Julie Louise Murfin
June 09, 1917 - June 07, 2015
A Joy To All Who Knew Her
Julie Louise Murfin was born in Virginia Minnesota on June 9, 1917 and died on June 7, 2015 in Seattle Washington, just short of her 98th birthday.
Julie Crinella grew up on the Minnesota Iron Range where her parents, Estella Lenci and Domenico Crinella, and grandparents, Mimi and Massimo Lenci and Francesco and Anna Crinella, had immigrated from Sassoferrato at the turn of the last century. When she was seven years old her mother returned to Italy to sing with the San Carlo opera and her father moved to Ukiah to become a master plumber. Julie lived in Hibbing with Delina Toni and her husband Ferrucio, also from Sassoferrato. Julie like her mother, was very musical, had a lovely soprano voice, studied violin, and played in the Hibbing Orchestra. She was raised as part of an extended Italian American community. Her godfather was Cesare Mondavi, the winemaker. She remembered as a young girl playing violin at a dinner for Fiorello La Guardia who later became mayor of New York.
Julie attended the University of Washington, majoring in music and education. It was there that she met her future husband Thomas Hawes Murfin. (They were introduced by Tom's brother Dick Murfin and his wife-to-be Martha Turner while they were all living in the UW Co-op residences which later evolved into Group Health Cooperative).
After a brief career teaching at Stevenson High School near the Gorge (where Miss Crinella was voted most popular teacher) Julie and Tom were married in Epiphany Church, Seattle, Washington on September 1, 1941.
Julie's first son, Asaph Michael, was born in Seattle, Washington, and James Walter a year later in Boulder, Colorado, where Tom attended the Japanese language program instituted during the war years. While the boys were still infants Tom served in Okinawa in the military government and Julie moved back to Minnesota to be near her cousins as she cared for the boys on her own. After the war Tom entered the Foreign Service as a career diplomat and Julie and Tom were posted to Japan where her daughters were born, Julie Anne in Yokohama, and Mary Jane two years later in Okinawa.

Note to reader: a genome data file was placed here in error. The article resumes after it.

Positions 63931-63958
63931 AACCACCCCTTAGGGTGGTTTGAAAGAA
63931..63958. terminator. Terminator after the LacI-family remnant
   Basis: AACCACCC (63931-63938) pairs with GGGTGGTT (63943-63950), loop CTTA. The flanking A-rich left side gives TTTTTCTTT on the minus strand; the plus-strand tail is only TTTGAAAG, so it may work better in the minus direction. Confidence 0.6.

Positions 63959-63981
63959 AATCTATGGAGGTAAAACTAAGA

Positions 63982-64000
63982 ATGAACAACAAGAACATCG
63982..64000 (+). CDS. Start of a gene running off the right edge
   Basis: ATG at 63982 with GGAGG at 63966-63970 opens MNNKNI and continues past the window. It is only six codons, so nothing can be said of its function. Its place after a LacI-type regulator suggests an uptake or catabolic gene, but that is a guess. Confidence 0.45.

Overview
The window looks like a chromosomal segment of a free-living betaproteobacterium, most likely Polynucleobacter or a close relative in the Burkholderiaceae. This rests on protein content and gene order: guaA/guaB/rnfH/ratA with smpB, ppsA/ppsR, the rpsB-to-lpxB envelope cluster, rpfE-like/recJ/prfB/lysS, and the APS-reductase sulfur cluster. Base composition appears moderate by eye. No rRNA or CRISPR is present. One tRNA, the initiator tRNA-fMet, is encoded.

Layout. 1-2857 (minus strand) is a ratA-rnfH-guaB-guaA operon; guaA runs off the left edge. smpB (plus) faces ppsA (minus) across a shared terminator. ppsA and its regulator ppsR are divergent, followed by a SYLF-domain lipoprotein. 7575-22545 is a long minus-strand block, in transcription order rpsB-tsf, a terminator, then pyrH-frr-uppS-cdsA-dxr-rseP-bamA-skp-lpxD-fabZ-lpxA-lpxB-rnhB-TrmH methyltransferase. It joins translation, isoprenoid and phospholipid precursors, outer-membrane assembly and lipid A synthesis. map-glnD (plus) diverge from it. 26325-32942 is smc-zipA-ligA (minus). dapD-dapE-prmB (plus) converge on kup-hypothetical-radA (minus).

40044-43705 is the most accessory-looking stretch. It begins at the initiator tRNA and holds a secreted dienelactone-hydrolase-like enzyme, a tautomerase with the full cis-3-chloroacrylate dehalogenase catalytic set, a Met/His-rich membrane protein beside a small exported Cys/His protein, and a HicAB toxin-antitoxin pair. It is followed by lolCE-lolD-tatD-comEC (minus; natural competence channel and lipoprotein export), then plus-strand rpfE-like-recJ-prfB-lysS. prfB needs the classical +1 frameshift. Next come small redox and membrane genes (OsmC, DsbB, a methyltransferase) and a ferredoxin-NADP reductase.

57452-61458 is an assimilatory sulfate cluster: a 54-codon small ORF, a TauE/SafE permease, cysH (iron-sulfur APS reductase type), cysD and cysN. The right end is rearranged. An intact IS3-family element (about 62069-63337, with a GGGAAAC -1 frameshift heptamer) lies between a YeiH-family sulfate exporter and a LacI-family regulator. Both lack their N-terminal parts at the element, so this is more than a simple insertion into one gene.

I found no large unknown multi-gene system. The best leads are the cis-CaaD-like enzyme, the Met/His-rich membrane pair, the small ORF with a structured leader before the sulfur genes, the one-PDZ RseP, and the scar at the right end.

Julie spent most of her working life fulfilling the many duties then required of a diplomat's wife, first in Japan and then in Italy. She formed the Fujenkai Women's Group, sang with the Tokyo Madrigals and with the choir of Christ Church on the Bluff. She taught English, worked with the Japan America Women's Club sponsoring education for war orphans, and volunteered as a Grey Lady to visit and assist wounded Vietnam war veterans in the military hospitals, and continually attended and hosted events at the Consular Residence and Embassy. Wherever they were stationed, Julie and Tom were active members of the Episcopal or Anglican churches including at their last post, The Church Of The Holy Ghost in Genoa Italy.
After retiring from the Foreign Service in 1972, Julie and Tom first lived in Ilwaco, Washington where they worked with his brother Dick and his wife Martha, publishers of The Ilwaco Tribune.